At the 2022 Atlantic Coast Veterinary Conference, Charlotte Lacroix, DVM, JD, shared strategies on discovering your value and skills to ask for more money at work
Although many experts focus on the importance of being empowered, it’s even more important to empower yourself, as this comes from within you rather than from others, according to Charlotte Lacroix, DVM, JD, CEO of Veterinary Business Advisors in Whitehouse Station, New Jersey. During a lecture at the 2022 Atlantic Coast Veterinary Conference (ACVC) in Atlantic City, New Jersey,1 Lacroix outlined methods for empowering yourself in the veterinary workplace by revealing your true worth and then leveraging this knowledge and confidence to earn more money.
Lacroix noted that online tests and consultants are available to help individuals make a realistic assessment. Alternatively, they can complete a self-assessment that identifies strengths and weaknesses. Some strengths may be experience-related (eg, work history, educational degrees and certifications, unpaid positions, etc), or skill-related (eg, leadership, organization, communication, problem-solving abilities, etc). To determine strengths, individuals can search online characteristics and experiences that are attractive to employers and this same list can help them reveal their weaknesses as well.
“I would like you to go home and write those strengths down. I know you have plenty of them…[think] about, ‘What do I do well? What am I good at?’ And in each element, [also consider your] personal challenges,” Lacroix told ACVC attendees.
Importantly, a self-assessment should be realistic. Lacroix noted that individuals do not want to be too modest and undervalue themselves in the workplace, or too overconfident that they cannot live up to their own expectations.
To further advance in your career while earning more money, it’s also beneficial to plan for ways you can continuously develop. Lacroix advises that it may help to receive guidance from a trusted mentor who provides clear, constructive feedback. Multiple mentors can be useful too, for various perspectives.
To find the ideal mentor, Lacroix suggests looking around at those you have worked or networked with. “There might be mentors there that are in hiding, so go to lunch with somebody who might be a potential mentor. And take advantage like you are [of] continuing education meetings to gain knowledge and to network with each other. Some of you have local management groups or local technician groups so reach out to each other,” she told attendees.
Once you find a mentor who has your best interest at heart, Lacroix advised being open to their input as this can serve as invaluable insight that one may not have recognized in themself. Individuals should also keep in mind the feedback their mentor provides so it can be directly addressed, while displaying dedication to making improvements.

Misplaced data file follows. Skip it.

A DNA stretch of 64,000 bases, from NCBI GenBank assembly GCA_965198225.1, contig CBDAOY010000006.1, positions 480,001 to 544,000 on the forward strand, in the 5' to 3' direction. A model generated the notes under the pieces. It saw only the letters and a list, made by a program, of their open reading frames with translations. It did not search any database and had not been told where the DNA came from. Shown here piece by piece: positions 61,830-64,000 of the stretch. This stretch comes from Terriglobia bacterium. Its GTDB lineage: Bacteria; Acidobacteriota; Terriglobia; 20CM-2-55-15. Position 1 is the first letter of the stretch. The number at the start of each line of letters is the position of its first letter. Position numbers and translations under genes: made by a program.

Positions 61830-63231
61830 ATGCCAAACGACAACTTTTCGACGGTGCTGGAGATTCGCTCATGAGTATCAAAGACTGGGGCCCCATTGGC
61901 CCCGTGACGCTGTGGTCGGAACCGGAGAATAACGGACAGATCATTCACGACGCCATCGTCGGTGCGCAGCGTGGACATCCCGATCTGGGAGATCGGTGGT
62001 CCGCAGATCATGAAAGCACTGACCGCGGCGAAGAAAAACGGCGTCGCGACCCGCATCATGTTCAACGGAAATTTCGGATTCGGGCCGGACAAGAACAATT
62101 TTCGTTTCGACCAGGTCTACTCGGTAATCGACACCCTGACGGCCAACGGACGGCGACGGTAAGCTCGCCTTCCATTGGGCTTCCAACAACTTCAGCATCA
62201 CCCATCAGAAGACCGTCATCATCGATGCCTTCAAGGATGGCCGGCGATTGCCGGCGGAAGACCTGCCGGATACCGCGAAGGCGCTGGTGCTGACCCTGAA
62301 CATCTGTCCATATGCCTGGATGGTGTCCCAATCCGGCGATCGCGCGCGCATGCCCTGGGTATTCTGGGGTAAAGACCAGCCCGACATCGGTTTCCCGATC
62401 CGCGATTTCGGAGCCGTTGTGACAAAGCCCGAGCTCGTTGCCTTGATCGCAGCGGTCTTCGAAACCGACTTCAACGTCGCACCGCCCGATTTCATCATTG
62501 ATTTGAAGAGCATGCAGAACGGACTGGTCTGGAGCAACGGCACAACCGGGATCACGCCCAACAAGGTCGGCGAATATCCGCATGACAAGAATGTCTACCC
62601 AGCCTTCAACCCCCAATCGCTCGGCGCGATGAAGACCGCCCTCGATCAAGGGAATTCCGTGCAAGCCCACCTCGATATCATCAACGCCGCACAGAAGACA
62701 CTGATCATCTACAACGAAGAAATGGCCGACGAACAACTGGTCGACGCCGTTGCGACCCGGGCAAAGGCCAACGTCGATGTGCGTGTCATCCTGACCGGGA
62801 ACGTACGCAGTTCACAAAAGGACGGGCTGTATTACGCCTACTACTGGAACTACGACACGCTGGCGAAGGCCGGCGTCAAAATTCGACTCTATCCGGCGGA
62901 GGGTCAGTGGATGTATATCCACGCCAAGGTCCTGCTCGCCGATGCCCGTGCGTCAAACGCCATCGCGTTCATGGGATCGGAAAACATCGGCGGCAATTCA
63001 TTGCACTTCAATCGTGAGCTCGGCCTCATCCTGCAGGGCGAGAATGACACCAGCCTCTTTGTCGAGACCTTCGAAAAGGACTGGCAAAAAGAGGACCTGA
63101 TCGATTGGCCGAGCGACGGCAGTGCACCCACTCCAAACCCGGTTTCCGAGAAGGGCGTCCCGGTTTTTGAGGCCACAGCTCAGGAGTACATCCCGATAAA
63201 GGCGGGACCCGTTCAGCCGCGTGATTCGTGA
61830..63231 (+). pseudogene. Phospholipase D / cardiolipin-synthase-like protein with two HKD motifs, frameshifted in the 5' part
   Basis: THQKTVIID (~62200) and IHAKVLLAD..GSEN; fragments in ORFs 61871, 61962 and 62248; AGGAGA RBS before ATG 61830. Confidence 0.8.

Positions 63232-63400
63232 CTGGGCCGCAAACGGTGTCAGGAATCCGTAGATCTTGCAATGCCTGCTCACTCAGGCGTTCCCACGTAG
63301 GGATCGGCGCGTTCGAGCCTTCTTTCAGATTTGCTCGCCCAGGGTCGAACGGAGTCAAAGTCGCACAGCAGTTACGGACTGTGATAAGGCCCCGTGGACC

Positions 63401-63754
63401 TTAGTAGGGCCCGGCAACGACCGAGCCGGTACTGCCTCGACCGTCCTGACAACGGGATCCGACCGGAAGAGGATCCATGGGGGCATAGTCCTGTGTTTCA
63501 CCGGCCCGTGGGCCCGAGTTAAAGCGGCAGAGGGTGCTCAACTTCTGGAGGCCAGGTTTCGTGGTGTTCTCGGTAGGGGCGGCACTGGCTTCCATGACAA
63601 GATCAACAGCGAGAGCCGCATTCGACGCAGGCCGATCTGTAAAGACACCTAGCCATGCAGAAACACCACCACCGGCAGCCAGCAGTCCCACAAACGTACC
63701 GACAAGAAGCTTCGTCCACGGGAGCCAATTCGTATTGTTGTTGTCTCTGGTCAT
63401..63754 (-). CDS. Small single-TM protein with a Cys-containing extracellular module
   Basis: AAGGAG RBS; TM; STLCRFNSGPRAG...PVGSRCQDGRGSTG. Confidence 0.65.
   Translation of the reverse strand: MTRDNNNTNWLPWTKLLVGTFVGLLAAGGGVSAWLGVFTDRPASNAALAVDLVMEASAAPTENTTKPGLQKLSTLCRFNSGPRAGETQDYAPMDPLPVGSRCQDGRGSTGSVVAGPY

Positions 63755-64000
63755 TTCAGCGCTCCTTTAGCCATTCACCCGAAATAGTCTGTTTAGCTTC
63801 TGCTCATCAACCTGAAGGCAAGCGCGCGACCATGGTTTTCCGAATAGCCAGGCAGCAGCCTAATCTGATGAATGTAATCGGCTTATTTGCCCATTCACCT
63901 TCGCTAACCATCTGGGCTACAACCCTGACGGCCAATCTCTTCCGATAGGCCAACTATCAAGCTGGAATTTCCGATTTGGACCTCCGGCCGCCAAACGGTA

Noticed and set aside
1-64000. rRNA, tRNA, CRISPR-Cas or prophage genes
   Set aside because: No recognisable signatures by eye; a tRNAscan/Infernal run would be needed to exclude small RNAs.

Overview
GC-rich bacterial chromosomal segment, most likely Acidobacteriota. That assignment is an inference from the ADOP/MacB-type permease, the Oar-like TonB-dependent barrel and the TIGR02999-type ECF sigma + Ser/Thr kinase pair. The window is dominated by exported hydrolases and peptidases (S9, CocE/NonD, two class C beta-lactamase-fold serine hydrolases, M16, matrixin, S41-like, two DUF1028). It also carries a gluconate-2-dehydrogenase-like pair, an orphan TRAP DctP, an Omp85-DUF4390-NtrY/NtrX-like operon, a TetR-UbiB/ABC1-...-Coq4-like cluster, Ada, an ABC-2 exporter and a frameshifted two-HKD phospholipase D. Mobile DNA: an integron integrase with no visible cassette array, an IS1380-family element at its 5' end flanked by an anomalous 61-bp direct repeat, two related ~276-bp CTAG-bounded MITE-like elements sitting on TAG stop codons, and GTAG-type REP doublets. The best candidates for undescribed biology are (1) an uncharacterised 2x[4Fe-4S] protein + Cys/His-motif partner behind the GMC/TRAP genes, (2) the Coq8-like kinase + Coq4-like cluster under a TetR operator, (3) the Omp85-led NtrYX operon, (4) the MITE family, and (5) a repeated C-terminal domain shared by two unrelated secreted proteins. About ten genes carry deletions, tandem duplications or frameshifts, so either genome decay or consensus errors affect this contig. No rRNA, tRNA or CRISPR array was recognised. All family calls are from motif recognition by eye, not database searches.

In today’s world, branding isn’t just for products but for professionals as well, and they can convey through a personal branding statement what makes them unique and an asset to proclaim their worth in the workplace. Lacroix noted that this also allows individuals to empower themselves, since those who do not declare a personal brand, will ultimately have others do it for them.
What is a personal branding statement? “It’s an art, and it’s selling yourself by also knowing what somebody else needs…because if you [don’t] find what it is they need, or put it in language that they need, they’re not listening,” said Lacroix.
Some questions she noted that can help professionals develop this statement include what they each stand and advocate for such as: What do you aspire to do now, and in the future? What areas of work would make you a good employee or a great leader? Where are you further improving?
Once a personal branding statement is created, how to best communicate it is learned not only through words but through an individual’s actions each day at work.
While individuals further improve themselves personally and professionally and serve as ongoing learners, they deserve a raise. To do this, though, professionals must ask for it, emphasized Lacroix.
Some tips she gave to attendees about asking for a raise include:
Additionally, if you get told, “no” professionals should be prepared for how to respond. Regardless, Lacroix stated that asking for a raise showcases an individual’s value for themself and confidence. It can result in a raise in the future at a current workplace or can inspire one to find a new role.
To honor the mentors and other supportive professionals that have helped a professional advance in their career, Lacroix suggested they “pay it forward,” and offer others similar insight. Some examples of doing this may include serving as a mentor, introducing those in the industry who may help each other, and complimenting those putting in hard work.
Lacroix C. Understanding your worth and using it to earn more salary. Presented at the Atlantic Coast Veterinary Conference; Atlantic City, New Jersey. October 10-12, 2022.